The Law Terraces Conservation Area nestles on the steep slopes of Dundee Law. Imposing neo-classical villas are sited on the lower slopes while terraces of smaller houses from the late 18th century predominate towards the summit. The area is characterised by a strong sense of enclosure, created in part by the steep narrow roads and high stone walls which link the terraces together, while at the same time the War Memorial on the Law above seems all pervading.
The site of the Law Terraces Conservation Area originally belonged to the Estate of Dudhope Castle, home of the hereditary Constables of Dundee, the Scrymgeours. Later it passed into the hands of the Jacobite Leader John Grahame of Claverhouse, the famous "Bonnie Dundee" who was killed at the Battle of Killiecrankie in 1689.
The 1840s were years of depression in Dundee and few buildings of note were built until the end of the decade. When an economic upturn came along, attention focused on the slopes of the Law. Several schemes were produced to cover the hill in neo-classical villas but only a small portion of these grand schemes was ever constructed.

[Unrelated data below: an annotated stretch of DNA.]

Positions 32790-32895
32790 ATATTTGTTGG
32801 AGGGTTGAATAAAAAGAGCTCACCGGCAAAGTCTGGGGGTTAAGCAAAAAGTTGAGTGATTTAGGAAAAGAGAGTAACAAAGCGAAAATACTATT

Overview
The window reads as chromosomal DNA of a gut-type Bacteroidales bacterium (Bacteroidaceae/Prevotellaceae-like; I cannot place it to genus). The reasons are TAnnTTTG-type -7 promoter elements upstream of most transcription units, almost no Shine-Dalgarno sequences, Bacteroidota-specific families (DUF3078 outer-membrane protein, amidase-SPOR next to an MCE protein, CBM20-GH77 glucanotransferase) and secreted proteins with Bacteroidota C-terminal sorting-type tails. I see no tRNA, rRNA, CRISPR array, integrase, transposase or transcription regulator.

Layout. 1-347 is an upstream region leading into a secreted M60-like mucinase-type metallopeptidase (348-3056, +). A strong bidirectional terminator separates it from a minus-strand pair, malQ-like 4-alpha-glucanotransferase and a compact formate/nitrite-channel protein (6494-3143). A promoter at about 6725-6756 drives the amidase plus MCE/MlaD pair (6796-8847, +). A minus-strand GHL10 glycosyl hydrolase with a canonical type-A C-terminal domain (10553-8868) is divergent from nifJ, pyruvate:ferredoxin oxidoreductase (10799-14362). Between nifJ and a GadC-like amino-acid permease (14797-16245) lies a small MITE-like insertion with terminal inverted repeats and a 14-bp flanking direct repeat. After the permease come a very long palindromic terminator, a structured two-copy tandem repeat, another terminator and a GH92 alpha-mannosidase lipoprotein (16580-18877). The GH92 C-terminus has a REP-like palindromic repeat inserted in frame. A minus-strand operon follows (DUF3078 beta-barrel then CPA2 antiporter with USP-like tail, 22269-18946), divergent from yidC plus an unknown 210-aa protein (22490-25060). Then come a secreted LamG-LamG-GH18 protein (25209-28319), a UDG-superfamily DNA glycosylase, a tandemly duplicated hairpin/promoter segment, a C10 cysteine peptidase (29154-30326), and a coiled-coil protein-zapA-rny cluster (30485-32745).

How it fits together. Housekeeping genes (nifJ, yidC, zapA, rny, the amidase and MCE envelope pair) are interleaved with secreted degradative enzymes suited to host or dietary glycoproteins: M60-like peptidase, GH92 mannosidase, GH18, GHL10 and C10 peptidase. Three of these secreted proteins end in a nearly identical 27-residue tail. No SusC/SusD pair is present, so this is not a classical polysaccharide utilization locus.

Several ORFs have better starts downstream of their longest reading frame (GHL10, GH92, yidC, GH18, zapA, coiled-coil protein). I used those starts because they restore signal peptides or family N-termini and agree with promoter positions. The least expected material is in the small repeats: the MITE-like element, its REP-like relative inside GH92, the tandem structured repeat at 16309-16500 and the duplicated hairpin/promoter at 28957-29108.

The famous Dundee engineers James and Charles Carmichael built their homes at Nos 10 and 11 Dudhope Terrace. They were responsible for building the first locomotives to run on the Dundee and Newtyle Railway and the engines for the early steam driven Tay Ferries. Another Dundee engineering duo, the Thompson brothers, owned properties at Nos 3 and 4 Somerville Place.
- The Crescents Conservation Area is adjacent